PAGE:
Historic Annapolis was instrumental in winning a reprieve from proposed demolition for fourteen threatened buildings on State Circle.
The William Paca Garden opened to the public following years of restoration work.
The restored William Paca House opened to the public in time for the nation’s Bicentennial celebration.
Historic Annapolis supported the Annapolis City Council’s passage of a Height and Bulk Ordinance and a Demolition by Neglect Ordinance, strengthening protection of the historic district’s existing buildings and human scale.
Historic Annapolis’s museum and public programs were accredited by the American Association of Museums (now the American Alliance of Museums).
Historic Annapolis trademarked the phrase “Annapolis: A Museum Without Walls.”
Archaeology in Annapolis, a program jointly sponsored by Historic Annapolis, the City of Annapolis, and the University of Maryland, College Park, excavated the first of many city sites. Over the years, the project’s research findings have added greatly to our understanding of the city’s past.
Annapolis’s historic district was added to the National Register of Historic Places.
After lengthy negotiations, Historic Annapolis won adherence to height regulations in the construction of a parking garage in the historic district.
Discoveries made by Archaeology in Annapolis at the Maynard-Burgess House and the Charles Carroll House revealed much about African Americans in Annapolis and attracted national media attention.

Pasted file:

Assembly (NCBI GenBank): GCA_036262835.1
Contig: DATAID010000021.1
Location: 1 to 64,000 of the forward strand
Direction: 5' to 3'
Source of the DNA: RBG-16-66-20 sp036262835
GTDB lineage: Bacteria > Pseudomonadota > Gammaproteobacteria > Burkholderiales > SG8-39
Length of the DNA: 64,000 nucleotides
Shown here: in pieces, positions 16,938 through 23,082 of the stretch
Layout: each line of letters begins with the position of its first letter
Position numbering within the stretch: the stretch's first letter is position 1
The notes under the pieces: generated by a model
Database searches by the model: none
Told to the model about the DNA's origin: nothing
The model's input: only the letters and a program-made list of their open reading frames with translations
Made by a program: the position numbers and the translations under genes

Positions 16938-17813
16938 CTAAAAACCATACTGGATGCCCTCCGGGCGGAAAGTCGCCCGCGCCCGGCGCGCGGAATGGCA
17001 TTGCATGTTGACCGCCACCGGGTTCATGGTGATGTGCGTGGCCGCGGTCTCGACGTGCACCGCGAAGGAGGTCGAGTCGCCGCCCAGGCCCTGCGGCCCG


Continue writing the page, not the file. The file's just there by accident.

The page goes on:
Historic Annapolis presented its first “Annapolis by Candlelight” tour of historic homes, launching one of the city’s most popular annual events.
The successful advocacy of Historic Annapolis and the city’s Historic Preservation Commission resulted in restoration of the 19th-century Anne Arundel County Courthouse on Church Circle as the entrance to a new court facility.
Following intense lobbying by Historic Annapolis, Main Street was reconstructed with brick pavement, and power and telephone lines were placed underground.
Historic Annapolis helped to organize the Vernacular Architecture Forum conference “The Chesapeake Landscape” and contributed to the resulting book Architecture in Annapolis: A Field Guide.
Historic Annapolis celebrated its 50th anniversary.
The National Trust for Historic Preservation named Annapolis one of “America’s Dozen Distinctive Destinations.”
At 99 Main Street, Historic Annapolis opened HistoryQuest (now the Historic Annapolis Museum and Store) at the St. Clair Wright Center as a facility to orient visitors to the history of Maryland’s capital city.
Historic Annapolis began its “Footprints” afterschool educational enrichment program for students in local Title I elementary schools.
Historic Annapolis researched, wrote, and produced “Project Run-A-Way,” a living history stage show that dramatized the stories of nine runaway servants and slaves. The show was presented at four theaters across Maryland.
The exhibit “Freedom Bound: Runaways of the Chesapeake” opened at the Historic Annapolis Museum and Store, with satellite components at the Waterfront Warehouse and the Banneker-Douglass Museum.
The State of Maryland purchased the colonial–era James Brice House and arranged for Historic Annapolis to maintain and manage it.